Prosecutor Park arrives to question Jung-do, who begins his confession immediately. He took Chairman Choi’s money via Jae-sung, and delivered it to Mayor Chun, he says.
Sung-il comes to see Mayor Chun now that it’s over. Chun visibly deflates, and as Sung-il’s about to leave, Chun stops him. He confesses that Min-shik was murdered by President Bang, and furthermore, he had covered it up. But to his shock, Sung-il already knows, having discovered everything during his investigation into Chairman Choi.
He admits that he wanted to pulverize him, but first he needed to finish what Min-shik started—what Chun himself had tried to do back then. He wishes Chun could go back to how he used to be, “Back then, hyungnim, you were really magnificent.”
Sung-hee calls her father to answer his question. Quietly, she says that as a mayor, he was how her mother had described him as a husband: well-intentioned, but never there for them. She asks him not to be that way to the citizens. As she hangs up, both their faces are wet with tears.
With new resolve, Chun addresses a press conference the next day, and reveals that it was true that he had received illegal campaign funds. He goes on to disclose the full extent of his and Choi’s misconduct over the past eight years.
He says he came to realize that giving up his conscience and going outside of the law were not the way to make the citizens happy. He promises to take responsibility for his wrongdoings and co-operate with the investigation. He also withdraws from the mayoral election, and offers a deep bow of apology. Director Ahn watches the broadcast in his car, convulsing with silent laugh-sobs.
As a last request the night before, the mayor had asked Sung-hee to collect Chairman Choi’s $100 million arrears. Her team reach Choi’s office, where he stubbornly ignores their arrival. She announces their search and seizure, having confirmed the true extent of his assets. As the operation commences, the screen fades to black.
Sometime later, Sung-il pays Choi a visit in the poor neighborhood he likes to hang out in, and finds the old man bitter. With a diffident smile, he formally pronounces Choi’s $100 million tax arrears as paid in full, “Although it took a while.” Haha.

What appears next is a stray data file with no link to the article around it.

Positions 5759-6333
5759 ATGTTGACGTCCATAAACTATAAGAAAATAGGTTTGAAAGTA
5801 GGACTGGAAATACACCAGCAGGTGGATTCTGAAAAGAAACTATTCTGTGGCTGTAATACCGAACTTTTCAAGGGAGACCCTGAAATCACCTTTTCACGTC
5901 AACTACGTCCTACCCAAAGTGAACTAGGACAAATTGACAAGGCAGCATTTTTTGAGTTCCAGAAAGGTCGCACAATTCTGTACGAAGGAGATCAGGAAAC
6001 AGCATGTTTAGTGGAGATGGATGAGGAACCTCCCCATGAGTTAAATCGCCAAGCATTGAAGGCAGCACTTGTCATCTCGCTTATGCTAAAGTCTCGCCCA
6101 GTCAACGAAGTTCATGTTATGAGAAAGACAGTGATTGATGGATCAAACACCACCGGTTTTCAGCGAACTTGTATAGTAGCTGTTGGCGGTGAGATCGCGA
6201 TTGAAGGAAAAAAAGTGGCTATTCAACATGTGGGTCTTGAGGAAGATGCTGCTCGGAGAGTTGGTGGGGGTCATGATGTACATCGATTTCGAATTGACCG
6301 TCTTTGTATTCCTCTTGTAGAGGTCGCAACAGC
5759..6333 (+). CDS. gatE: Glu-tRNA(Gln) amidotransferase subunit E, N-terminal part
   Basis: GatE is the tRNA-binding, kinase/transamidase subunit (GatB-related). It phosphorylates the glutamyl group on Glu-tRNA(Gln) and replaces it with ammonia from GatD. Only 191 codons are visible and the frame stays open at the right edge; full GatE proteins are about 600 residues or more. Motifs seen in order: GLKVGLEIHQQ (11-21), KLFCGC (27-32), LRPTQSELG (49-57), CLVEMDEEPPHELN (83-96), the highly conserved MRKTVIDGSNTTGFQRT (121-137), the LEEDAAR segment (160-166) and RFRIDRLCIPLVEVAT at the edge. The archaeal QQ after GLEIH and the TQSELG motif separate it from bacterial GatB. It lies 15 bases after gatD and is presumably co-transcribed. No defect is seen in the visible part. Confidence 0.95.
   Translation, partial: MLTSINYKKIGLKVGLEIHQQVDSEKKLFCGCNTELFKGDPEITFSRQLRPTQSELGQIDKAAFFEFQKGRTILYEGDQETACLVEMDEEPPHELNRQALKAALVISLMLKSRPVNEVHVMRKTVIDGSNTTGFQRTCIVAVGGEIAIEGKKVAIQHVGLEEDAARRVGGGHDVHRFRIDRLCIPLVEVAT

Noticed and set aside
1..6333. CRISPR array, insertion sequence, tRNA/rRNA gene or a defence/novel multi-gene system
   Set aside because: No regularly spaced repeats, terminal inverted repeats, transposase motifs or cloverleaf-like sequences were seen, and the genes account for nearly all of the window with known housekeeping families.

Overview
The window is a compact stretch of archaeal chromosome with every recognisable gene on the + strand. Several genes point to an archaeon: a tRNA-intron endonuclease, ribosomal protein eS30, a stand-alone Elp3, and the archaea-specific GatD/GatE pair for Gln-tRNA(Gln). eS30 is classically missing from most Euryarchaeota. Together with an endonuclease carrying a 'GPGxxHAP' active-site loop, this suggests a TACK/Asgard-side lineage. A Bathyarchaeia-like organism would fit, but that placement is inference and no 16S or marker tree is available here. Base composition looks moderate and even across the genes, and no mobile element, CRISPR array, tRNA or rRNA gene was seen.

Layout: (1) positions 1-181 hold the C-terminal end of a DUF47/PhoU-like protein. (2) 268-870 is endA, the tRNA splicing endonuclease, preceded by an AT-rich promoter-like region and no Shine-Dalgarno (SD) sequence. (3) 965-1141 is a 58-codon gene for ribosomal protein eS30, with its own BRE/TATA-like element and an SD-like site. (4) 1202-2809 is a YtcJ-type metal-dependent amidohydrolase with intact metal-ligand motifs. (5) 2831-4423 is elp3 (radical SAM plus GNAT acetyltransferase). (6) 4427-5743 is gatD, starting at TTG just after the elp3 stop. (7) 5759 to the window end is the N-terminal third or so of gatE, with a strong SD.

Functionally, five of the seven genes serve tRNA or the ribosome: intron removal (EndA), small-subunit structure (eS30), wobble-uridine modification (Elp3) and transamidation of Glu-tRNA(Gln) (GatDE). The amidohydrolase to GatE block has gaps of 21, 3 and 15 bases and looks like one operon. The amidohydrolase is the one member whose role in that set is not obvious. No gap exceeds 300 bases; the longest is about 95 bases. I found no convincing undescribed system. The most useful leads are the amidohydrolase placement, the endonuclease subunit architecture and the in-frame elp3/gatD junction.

At City Hall, Sung-il now enjoys the respect of his colleagues—as Section Chief of Division Two. Aw, yeah! He drifts towards the TV, where a news report announces a rain of cash over a university which had recently suffered from the director’s corruption, along with a rumor that said director had recently fallen victim to real estate fraud. Sung-il grins, but not as broadly as Sung-hee does to see him smiling.
Across the city, Madam Noh and Ji-yeon also enjoy the report. Still headquartered at the Freezer, Mi-joo, Hak-joo and Ja-wang (now recovered) eagerly watch the screen, grinning in elation.
It’s meal-time in prison and Jae-sung spots Jung-do chomping down his food. Jung-do finishes up begins to head out. Eyes narrowed viciously, Jae-sung extracts a shiv concealed in his waistband. Just as he’s about to lunge for Jung-do, a hand grabs him, and he’s disarmed…by Sung-il? What? He punches Jae-sung in the face and says, “I’m Park Woong-chul, you jerk.” OH MY GOD, ARE YOU REALLY?
Jung-do, mouth still full of apple, blinks at his savior in shock: “Sung-il hyung!” Woong-chul asks, “Do you know me?” Guards yell at him for causing trouble, and he mutters to himself that he’s meant to come out soon. But then he turns to look straight at the camera, eyebrow cocked.
BEST CAMEO EVER, GUYS. BESSTTTT. For those who haven’t seen it, that was a special appearance from Ma Dong-seok’s character in Bad Guys, who (as of episode 1) is the total opposite of kindly papa bear. Aww, seriously, my heart was so ready to ache without that epilogue.
I’m thankful that we weren’t left with the kind of semi-resolved ending these OCN shows like to torture us with (for subsequent seasons that may never happen but you never give up on! You know who you are, shows.). Everything about this finale—both parts—was just perfect, in what was a lovingly-crafted send-off for a fantastically written show. The care is evident not only in how our characters’ arcs conclude, but also in how it stayed true to its overall spirit and concept. The weary world it painted was one where the kernels of hope were buried deep and required introspection and effort to uncover, not just on the characters’ parts, but also ours. It exemplifies, to me, what has always set K-dramas apart from the herd, even (or perhaps especially) in genre dramas, with that reflective quality that gives us thrillers with heart and comedy capers with a core of anguish. Those are the things that elevate a show from forgettable to indelible.